I know it goes without saying that we love plants and are looking into new ways of expanding our knowledge around plant care. Plant propagation is one of the easiest and most inexpensive ways to growing your plant family because it allows you to grow new baby plants from those that already exist in your home. While we offer pre-propagated plants with our frames and wall hangers, it can be fun to propagate from your own houseplants or clippings you can get from family and friends.
Another reason we strongly encourage learning to propagate is that using plants in your immediate space helps cut down on transportation materials and emissions. So check out the information below and see if propagating your own plants is something to add to your plant journey!
Propagation is the beginning process of cloning a plant in water. The goal of propagation is to get the plant to grow new roots and develop a new root system to shoot off fresh leaves. It usually takes 1-8 weeks for a plant to propagate, depending on living conditions and the type of plant. After shooting out roots, the plant can then transferred over to grow in soil.
One thing to note is that most plants develop different types of roots when grown in water versus soil. So, if you plan on putting a propagated plant in soil, you can't wait too long to do so.
Some cuttings just don't make it, and that's okay.
One thing to note about propagating plants in water is that not all plants will propagate--there are some that will and some that won't. It all really depends on factors like temperature, lighting, medium, and other environmental circumstances. So there's a lot of trial and error involved, even if you've been caring your plant in all the right ways. But that's okay! It's all just a part of the process of propagating plants, which is why its super important to have more than one cutting, especially if you're dealing with more finicky plants like a Silver Pothos.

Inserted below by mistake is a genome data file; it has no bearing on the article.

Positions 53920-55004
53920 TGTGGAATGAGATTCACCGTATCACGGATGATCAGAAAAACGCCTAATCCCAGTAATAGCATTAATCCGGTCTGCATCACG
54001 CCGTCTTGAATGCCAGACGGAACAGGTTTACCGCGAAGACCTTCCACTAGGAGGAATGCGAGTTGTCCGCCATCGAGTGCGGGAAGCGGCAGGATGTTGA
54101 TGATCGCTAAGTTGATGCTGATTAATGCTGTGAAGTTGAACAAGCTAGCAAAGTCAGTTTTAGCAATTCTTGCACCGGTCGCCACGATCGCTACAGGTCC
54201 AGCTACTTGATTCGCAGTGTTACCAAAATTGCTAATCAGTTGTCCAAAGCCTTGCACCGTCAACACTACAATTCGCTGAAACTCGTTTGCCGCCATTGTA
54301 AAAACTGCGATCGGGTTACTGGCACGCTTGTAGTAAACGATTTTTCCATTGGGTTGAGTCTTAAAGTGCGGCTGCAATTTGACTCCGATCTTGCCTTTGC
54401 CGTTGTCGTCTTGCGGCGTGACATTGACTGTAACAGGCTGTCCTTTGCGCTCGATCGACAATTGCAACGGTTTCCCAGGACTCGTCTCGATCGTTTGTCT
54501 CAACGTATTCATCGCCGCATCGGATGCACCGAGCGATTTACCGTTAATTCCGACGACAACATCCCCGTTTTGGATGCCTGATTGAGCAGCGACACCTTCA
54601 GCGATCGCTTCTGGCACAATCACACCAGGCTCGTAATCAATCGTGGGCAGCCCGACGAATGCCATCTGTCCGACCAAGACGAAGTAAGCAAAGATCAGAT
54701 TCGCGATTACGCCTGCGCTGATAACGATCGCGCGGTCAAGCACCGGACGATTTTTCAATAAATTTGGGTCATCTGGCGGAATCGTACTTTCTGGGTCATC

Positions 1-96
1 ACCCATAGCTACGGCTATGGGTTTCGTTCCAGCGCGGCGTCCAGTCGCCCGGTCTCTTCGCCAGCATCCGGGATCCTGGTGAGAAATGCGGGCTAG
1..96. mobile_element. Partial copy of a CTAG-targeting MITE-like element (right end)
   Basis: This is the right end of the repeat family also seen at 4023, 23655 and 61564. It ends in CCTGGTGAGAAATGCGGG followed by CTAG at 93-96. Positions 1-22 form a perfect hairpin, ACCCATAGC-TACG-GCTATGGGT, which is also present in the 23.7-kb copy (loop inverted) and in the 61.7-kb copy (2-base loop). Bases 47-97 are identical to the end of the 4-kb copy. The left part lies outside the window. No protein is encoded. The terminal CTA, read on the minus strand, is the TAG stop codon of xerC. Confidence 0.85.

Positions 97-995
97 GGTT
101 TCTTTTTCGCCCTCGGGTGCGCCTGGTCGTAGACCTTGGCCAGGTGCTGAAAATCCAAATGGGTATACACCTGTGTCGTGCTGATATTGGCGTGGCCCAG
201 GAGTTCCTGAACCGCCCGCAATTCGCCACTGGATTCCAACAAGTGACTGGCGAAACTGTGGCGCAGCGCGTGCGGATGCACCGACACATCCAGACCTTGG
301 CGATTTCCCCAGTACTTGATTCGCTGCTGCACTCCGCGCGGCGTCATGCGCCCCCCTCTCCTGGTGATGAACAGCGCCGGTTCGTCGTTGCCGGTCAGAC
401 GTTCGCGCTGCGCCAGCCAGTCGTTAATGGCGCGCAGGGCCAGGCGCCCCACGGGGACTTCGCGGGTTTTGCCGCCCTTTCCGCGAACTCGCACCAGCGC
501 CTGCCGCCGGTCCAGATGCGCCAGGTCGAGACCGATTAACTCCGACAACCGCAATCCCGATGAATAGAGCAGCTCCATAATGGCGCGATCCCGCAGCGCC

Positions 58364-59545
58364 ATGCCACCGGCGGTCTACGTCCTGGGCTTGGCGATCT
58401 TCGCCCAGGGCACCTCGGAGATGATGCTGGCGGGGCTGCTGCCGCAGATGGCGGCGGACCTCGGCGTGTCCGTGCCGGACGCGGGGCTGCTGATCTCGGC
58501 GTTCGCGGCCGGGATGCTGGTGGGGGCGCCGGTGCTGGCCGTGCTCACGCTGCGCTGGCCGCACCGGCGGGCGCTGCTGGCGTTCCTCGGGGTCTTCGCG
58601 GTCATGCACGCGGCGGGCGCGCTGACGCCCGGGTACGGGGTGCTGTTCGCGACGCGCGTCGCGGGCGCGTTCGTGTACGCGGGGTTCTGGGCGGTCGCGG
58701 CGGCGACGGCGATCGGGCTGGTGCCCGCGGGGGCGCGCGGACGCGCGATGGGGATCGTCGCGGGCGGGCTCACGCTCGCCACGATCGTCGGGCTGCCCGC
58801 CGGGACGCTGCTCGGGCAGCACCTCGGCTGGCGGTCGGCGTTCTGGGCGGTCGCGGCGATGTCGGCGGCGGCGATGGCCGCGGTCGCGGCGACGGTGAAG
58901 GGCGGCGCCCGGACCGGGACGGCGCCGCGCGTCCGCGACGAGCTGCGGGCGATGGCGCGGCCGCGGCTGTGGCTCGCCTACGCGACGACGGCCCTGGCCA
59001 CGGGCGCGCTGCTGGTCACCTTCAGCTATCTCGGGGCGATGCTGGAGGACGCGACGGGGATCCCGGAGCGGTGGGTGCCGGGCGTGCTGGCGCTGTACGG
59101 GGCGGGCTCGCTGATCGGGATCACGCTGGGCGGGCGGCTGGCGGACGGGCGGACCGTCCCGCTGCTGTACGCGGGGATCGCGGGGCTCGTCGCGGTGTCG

Plants varieties respond differently to different propagation methods.
There's no one-size-fits-all for propagation. Most plants propagate great in water, but some might propagate better in other mediums. Picking the right propagation method for your plant depends on the plant species, your personal plant lifestyle and available materials, your future plans for how you'd like that plant to grow, and the plan. Learning all this takes time and trial and error. We highly encourage you to have fun with the process and embrace learning - that way, no matter the outcome, it will be a success.
There are few different propagation methods.